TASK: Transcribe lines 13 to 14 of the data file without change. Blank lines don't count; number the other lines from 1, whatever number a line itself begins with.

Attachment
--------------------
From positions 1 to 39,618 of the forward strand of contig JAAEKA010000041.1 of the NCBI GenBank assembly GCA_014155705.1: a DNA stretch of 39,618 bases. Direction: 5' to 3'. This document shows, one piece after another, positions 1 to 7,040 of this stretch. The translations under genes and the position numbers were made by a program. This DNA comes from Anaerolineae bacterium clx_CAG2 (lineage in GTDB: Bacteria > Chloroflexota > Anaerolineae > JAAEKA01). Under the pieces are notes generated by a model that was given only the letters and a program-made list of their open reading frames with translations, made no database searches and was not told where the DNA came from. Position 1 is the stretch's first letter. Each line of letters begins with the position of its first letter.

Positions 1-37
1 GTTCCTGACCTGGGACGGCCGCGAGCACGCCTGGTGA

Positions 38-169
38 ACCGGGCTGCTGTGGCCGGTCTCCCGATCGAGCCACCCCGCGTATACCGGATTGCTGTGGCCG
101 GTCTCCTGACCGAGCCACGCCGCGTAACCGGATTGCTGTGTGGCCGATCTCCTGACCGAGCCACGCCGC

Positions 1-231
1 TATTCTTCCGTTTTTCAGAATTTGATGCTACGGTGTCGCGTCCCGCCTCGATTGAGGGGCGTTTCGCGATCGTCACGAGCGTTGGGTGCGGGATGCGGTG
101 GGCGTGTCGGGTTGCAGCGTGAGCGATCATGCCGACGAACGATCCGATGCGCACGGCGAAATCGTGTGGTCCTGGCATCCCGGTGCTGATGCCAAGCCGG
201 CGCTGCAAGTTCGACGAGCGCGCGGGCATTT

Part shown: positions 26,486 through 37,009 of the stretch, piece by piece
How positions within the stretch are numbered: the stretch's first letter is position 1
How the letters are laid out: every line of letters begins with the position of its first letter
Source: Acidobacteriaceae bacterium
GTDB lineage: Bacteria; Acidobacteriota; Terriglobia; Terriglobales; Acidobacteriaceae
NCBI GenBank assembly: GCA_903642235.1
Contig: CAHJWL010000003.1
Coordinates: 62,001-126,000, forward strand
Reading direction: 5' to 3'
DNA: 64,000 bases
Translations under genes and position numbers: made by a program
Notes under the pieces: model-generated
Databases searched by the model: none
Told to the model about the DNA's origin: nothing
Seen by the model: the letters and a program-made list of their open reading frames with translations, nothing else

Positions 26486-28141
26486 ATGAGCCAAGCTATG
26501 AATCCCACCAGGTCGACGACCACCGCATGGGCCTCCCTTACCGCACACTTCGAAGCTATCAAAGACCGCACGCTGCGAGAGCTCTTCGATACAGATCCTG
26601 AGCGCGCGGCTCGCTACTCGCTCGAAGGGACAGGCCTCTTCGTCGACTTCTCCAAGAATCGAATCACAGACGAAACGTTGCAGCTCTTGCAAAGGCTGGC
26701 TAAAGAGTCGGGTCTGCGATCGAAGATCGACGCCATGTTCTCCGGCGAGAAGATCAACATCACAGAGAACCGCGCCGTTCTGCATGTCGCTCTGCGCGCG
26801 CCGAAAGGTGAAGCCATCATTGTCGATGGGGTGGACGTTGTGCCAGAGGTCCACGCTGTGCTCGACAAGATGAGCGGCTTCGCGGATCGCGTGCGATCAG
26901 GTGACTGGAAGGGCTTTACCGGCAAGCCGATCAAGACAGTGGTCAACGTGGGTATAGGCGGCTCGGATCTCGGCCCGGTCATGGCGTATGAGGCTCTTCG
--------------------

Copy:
How the letters are laid out: every line of letters begins with the position of its first letter
Source: Acidobacteriaceae bacterium